Commander-in Chief of the South African National Defence Force (SANDF), President Jacob Zuma, emphasised the importance of the military in peacekeeping operations and keeping South Africa safe during a spectacular Armed Forces Day in Port Elizabeth.
The celebrations on 21 February marked the first time Armed Forces Day has been held at the coast and also for the first time featured a capability demonstration by the Navy, supported by the Air Force and Army and involving landing craft, patrol boats and helicopters.
This fourth annual Armed Forces Day, held on the anniversary of the sinking of the SS Mendi in 1917, began with the handing out of medals by Zuma to those who helped care for former President Nelson Mandela.
The President then delivered a speech in which he thanked those in uniform for their service to South Africa. He said the day was to show confidence in the military and showcase the technology used to protect the country. In the previous two weeks, thousands of people visited Navy ships, viewed static displays and night shooting demonstrations aimed at creating awareness of the work the military does.
Zuma pointed out that the SANDF not only protects South Africa’s borders but also carries out many non-military taskings such as flood and disaster relief, water delivery, bridge construction and community work and assists the police when necessary, such as during Operation Fiela.
Regarding peacekeeping missions, Zuma said that South Africa plays its role as mandated by the African Union and United Nations in an effort to see peace and stability on the continent. Zuma said that South Africa is passionate about peacekeeping and that is why its armed forces are ready to take part in peace support operations. “Our soldiers have continued to perform exceptionally well in peace missions and done us proud.”
One peacekeeping achievement highlighted by Zuma was the recent appointment of Lieutenant General Derrick Mgwebi to force commander of the United Nations mission in the Democratic Republic of Congo, which is the largest peace support operation in the world, with some 20 000 personnel, including around 1 000 South African troops.
The appointment of Mgwebi is an indication of confidence the United Nations has in South Africa and its role in peacekeeping, Zuma said.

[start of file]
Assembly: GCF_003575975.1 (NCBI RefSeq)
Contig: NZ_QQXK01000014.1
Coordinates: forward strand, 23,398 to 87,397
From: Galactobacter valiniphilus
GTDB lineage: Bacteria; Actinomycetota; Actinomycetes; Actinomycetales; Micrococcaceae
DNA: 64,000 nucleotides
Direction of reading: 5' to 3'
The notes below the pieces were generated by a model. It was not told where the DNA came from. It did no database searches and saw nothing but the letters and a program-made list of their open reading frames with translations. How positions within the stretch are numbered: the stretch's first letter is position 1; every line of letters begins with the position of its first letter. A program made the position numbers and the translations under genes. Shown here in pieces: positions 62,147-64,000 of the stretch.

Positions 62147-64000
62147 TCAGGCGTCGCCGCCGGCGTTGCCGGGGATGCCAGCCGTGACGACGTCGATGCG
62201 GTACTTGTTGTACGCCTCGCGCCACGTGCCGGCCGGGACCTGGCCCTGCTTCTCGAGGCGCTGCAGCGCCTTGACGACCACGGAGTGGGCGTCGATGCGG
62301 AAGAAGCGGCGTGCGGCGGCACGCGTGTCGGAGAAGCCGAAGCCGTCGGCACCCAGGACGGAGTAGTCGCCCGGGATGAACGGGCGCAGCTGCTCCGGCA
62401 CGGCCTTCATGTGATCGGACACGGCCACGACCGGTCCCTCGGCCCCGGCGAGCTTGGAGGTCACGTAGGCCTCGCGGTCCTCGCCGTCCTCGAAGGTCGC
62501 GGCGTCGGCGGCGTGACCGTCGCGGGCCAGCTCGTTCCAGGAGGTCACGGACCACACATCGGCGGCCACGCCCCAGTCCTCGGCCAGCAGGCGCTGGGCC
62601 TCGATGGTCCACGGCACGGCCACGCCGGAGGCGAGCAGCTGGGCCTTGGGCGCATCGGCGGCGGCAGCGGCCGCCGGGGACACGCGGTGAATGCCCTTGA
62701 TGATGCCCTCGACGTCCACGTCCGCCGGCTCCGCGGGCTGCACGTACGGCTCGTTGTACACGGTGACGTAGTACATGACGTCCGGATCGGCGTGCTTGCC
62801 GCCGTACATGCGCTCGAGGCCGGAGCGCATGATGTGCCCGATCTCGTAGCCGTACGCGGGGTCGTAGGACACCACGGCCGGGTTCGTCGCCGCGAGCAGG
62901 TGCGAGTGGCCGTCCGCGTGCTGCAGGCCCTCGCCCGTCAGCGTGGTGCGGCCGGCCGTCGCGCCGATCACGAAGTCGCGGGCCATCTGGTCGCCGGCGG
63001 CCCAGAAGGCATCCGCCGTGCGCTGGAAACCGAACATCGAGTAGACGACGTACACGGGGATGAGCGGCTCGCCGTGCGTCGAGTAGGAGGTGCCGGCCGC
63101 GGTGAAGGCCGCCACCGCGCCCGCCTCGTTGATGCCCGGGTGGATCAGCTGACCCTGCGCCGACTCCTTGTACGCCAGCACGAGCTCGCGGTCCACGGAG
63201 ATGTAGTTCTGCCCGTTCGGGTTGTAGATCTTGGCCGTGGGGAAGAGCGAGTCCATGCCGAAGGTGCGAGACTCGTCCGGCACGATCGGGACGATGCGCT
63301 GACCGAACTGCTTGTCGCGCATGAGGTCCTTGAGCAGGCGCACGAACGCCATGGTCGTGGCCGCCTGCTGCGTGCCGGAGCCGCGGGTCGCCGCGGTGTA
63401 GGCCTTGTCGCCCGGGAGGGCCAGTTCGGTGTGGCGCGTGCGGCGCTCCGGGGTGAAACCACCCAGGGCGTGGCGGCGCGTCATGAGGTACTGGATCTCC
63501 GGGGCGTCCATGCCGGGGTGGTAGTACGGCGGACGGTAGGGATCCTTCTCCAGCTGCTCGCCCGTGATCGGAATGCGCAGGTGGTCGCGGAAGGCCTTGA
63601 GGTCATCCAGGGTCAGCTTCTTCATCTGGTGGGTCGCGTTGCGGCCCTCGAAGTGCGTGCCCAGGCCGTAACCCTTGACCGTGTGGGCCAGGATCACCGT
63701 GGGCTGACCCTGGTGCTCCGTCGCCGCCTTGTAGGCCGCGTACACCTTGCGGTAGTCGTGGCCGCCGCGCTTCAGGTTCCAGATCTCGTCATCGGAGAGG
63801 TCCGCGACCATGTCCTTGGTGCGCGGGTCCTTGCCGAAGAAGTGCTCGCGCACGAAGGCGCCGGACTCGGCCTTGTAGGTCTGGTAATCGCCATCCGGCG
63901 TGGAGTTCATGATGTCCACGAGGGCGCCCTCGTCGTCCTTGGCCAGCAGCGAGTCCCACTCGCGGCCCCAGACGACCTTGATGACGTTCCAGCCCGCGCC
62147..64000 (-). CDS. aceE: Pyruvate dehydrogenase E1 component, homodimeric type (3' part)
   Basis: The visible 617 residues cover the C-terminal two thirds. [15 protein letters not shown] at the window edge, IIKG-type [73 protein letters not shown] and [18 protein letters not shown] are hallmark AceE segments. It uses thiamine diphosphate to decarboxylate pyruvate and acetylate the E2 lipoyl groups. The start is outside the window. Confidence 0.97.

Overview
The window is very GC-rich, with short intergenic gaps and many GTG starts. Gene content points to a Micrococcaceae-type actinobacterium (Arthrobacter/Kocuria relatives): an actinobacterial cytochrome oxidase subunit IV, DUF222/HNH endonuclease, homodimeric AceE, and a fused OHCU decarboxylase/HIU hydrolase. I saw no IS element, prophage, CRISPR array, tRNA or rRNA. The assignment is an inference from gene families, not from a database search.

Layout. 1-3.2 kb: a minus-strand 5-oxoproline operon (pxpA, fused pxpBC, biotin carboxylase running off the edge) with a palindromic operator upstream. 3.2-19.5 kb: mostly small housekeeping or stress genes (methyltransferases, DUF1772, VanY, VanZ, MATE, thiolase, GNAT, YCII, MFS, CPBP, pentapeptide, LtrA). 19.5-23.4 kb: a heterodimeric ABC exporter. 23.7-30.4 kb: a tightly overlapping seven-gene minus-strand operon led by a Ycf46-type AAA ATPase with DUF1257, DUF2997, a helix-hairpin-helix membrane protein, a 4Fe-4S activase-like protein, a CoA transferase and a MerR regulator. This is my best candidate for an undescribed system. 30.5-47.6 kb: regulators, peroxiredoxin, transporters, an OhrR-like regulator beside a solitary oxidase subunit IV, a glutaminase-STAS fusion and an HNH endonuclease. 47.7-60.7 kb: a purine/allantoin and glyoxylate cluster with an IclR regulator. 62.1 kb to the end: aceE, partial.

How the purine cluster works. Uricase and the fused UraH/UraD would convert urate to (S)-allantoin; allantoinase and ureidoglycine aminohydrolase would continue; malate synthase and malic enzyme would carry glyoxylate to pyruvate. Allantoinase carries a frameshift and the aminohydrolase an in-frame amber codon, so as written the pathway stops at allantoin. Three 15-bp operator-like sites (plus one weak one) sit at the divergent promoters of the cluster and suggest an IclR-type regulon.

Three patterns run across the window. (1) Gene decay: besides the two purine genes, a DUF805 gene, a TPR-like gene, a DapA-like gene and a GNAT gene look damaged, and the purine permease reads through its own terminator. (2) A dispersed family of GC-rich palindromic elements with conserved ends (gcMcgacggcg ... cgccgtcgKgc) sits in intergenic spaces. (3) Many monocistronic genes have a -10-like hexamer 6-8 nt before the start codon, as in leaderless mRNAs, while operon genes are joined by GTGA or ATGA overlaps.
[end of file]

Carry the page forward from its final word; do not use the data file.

The president mentioned in his speech that the African Union has said that the guns must be silent in Africa by 2020 and South Africa is working towards that goal.
South Africa must be ready at all times for conflict and needs light mobile forces as well as the ability to support them logistically over long distances and cope with any escalation of hostilities, Zuma said. He added that such capabilities are envisioned in the 2014 Defence Review, which is ready for implementation.
Regarding the Defence Review, the Commander-in-Chief said it speaks to a modern defence force with a modern soldier and maps out the direction which the SANDF will take over the next 30 years.
After Zuma’s speech, a 21 gun salute sent clouds of smoke into the air before hundreds upon hundreds of military personnel from the Air Force, Army, Navy and Military Health Services marched past in formation and saluted Zuma.
They were followed by around a hundred military vehicles, showcasing almost all the vehicle types in the SANDF inventory, from armoured ambulances to radars, mortar vehicles and main battle tanks. Recovery vehicles and Namacurra boats on trailers completed the lengthy vehicle procession.
A large number of South African Air Force aircraft were out on show as well, and four Gripens, four Hawks, three C-130s and several Oryx helicopters took part in the flypast. The Cessna Caravan, C-47TP, King Air, PC-21, BK117, Oryx and Super Lynx were also in attendance. The Silver Falcons also flew past in tight formation.
The ceremonies were held along the Port Elizabeth seafront and offshore were a number of SA Navy vessels, including the Valour class frigate SAS Amatola, a Type 209 submarine, Namacurra harbour patrol boats, offshore patrol vessels and landing craft.
This year’s Armed Forces Day was unique in that it included a capability demonstration, which attracted large numbers of spectators. It began with a C-130 Hercules dropping equipment and half a dozen Maritime Reaction Squadron members into the sea. Next up was an anti-piracy demonstration that saw an Oryx helicopter fastrope a boarding team onto an offshore patrol vessel that had been ‘hijacked’.
Next, a Namacurra landed two special forces personnel on the beach, and a Rooivalk attack helicopter provided cover while an Oryx performed an evacuation.
In preparation for a beach landing, Gripens and Hawks, supported by naval artillery, ‘bombarded’ the beach, causing large explosions, allowing a small force to be fastroped by Oryx onto the sand. A Gecko vehicle was also helicoptered into the battle zone. With the beachhead secured, the main force of several dozen troops arrived by landing craft and stormed through the waves and up the beach.
Meanwhile, a BK 117 helicopter and then an Oryx evacuated troops via winch and rope. A flypast by most of the aircraft involved concluded what was without a doubt the most spectacular Armed Forces Day yet.